Style and her love for writing go hand in hand for 16-year-old Brenda Bota, who is able to express her views on fashion, life, and other topics through her creative and enthusiastic writing, portrayed specifically in her free-written poetry and fashion-oriented newspaper articles written for her school newspaper.
Born on September 10th, 1996, Bota recalls that she “first wanted to be a psychologist” when she gets older, but says she now wants to write for a magazine. She is a person with a connection to her roots, and she says her favorite food is a Ghanaian dish that features yam and spinach stew with turkey and mushrooms. Bota is also a good student, who says that sometimes she has “to not answer a very easy question because if I do, I will have a lot of attitude towards the rest of the class.” Sometimes Bota feels that “the questions are very easy, so I don’t understand why people can’t answer it, so it gets me mad that nobody knows the answer.” Intellect and style clearly gel well when it comes to Bota as a person.
In terms of personality, Bota is someone who is “very fashionable.” She said, “I can’t leave my house without jewelry,” when asked to describe herself. She continues by adding that she is generally perceived as someone who is “girly” and “conceited,” although she defends herself against this claim by stating that she just “doesn’t want to look ugly,” and jokes that she does often “check her pocket mirror” to ensure this is not the case.
As someone who likes to have fun and likes parties (although she says her mother barely allows her to attend one), Bota also likes more relaxing activities, such as sketching possible fashion ideas and penning poetry. She does believe that some of her “fashionista” influence came from her mother, who is a seamstress. They both avidly attempt to be stylish and Bota feels she got it from her mom. Style is not only conveyed in Bota’s writing, as she is able to reveal her literary fashion of writing in her personal poetry
Love, separation, and life are brought up in her poetry, which she usually finds time to create during her daily routine. She showed the writing to her mentor at the program “Girls Write Now,” in which she participated. The group gathered other students who were able to express themselves through literature, just like Bota. She said she trusted her mentor enough to look at this poetry, and eventually presented it to the entire group, who published it on the group’s website. Although her poetry is private on said site, the girls who completed the program with her are still able to view it.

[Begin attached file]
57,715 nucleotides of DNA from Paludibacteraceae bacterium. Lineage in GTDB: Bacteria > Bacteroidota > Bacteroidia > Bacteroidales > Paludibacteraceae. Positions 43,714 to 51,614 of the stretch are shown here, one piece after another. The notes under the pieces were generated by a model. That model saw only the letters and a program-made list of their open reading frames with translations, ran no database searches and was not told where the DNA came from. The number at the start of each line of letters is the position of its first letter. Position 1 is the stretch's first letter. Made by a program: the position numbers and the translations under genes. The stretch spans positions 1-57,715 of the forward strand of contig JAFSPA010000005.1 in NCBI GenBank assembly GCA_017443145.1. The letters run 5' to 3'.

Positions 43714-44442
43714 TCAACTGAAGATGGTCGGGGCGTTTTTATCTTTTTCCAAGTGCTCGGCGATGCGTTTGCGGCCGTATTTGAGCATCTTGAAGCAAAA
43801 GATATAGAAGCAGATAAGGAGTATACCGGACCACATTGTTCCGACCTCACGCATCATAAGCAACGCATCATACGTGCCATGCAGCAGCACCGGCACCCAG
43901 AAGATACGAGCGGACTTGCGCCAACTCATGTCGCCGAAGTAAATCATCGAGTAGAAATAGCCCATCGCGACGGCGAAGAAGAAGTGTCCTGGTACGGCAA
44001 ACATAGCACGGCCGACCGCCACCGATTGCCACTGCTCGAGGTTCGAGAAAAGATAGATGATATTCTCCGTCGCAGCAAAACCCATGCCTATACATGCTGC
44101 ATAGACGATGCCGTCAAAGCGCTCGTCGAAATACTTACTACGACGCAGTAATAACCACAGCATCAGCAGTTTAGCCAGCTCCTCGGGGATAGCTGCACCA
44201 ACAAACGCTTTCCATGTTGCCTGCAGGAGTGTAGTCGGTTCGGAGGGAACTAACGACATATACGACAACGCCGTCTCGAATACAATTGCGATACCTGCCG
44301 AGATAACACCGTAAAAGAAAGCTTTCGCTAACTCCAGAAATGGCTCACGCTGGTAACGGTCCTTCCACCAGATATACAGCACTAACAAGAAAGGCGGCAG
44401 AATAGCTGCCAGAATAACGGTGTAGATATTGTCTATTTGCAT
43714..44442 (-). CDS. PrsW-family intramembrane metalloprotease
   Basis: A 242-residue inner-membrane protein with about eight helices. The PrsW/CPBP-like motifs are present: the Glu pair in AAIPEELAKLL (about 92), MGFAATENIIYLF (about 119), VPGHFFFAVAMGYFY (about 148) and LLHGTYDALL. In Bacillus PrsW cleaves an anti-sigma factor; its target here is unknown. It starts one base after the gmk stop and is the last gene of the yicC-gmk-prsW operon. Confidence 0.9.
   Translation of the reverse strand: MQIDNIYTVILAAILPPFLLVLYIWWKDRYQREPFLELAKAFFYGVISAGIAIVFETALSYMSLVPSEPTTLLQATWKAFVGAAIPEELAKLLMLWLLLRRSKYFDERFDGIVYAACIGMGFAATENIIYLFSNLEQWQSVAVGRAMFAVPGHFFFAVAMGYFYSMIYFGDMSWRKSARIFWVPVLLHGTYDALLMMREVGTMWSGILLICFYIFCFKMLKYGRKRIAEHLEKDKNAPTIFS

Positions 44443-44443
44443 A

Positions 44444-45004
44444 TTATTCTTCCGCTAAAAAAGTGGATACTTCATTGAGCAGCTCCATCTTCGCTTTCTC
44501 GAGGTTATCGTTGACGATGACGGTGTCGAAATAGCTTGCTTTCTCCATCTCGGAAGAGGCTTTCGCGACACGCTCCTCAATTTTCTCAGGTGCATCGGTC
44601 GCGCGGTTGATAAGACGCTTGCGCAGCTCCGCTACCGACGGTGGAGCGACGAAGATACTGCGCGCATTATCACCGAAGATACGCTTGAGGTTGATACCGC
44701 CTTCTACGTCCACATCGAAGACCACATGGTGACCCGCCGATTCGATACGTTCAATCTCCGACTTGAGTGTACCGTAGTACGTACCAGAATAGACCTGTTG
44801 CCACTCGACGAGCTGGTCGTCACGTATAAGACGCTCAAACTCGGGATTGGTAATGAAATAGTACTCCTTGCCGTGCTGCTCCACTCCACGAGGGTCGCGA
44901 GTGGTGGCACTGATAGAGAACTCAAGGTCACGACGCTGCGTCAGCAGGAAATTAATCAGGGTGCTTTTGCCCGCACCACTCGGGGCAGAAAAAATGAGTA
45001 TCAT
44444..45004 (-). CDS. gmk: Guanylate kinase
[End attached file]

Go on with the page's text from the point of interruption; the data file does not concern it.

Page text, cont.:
The poetry allows Bota to express her daily thoughts in a free-prose style, enabling her to create poetry indicative of what she considers important in her own world, such as morals and her general daily experiences and thought.
“I come up with the ideas for the poems during my daily routine, basically as I go along,” Bota said when asked to describe how she gets her ideas for her writing.
Her mother, Ms. Bota, describes her daughter’s writing as having “a lot of creativity and emotion.”
The topic of trust is very important to Bota. She believes that this trait is a very important factor in any friendship, and broken trust has caused her to lose contact with a few people and become more private. She says that people she used to call her “BFF” are now simply people whom she greets with a simple “hi” at the church that she attends.
“I have people I talk to,” Bota summed up, when asked whether or not she had any close friends. Trust issues have made this a fact of life for Bota, who feels that she is not very social and does not need to have “best friends,” to be successful.
Her friend, Jeffrey Hado, sheds some light on this fact by saying “she usually stays out of other people’s business and worries about what is best for her.”
Another group Bota participates in is her church’s youth group. They meet and participate in various activities such as singing and discussions on important ideologies to live by, like easy forgiveness and trust, and their beliefs. Bota is a practicing Christian. However, Bota feels that most of the teens that attend the group are not there to learn but rather to hang out.
“Why would you come just to talk about other people?” she questioned when expressing her opinion about some of the teens who attend the youth group with her.
By her personal analysis, Bota is very artistic by nature, and very expressive in more than one way. She is very opinionated about a large array of topics, but opinions of others who know Brenda also offer insight into who she is as a person and as an aspiring writer.
Bota is a person who “likes having fun” and who generally enjoys what she chooses to do. Her “daily routine” is an inspiration for much of her prose and her “nerdy” character along with her love for fashion and success generally define Bota as a person and a student.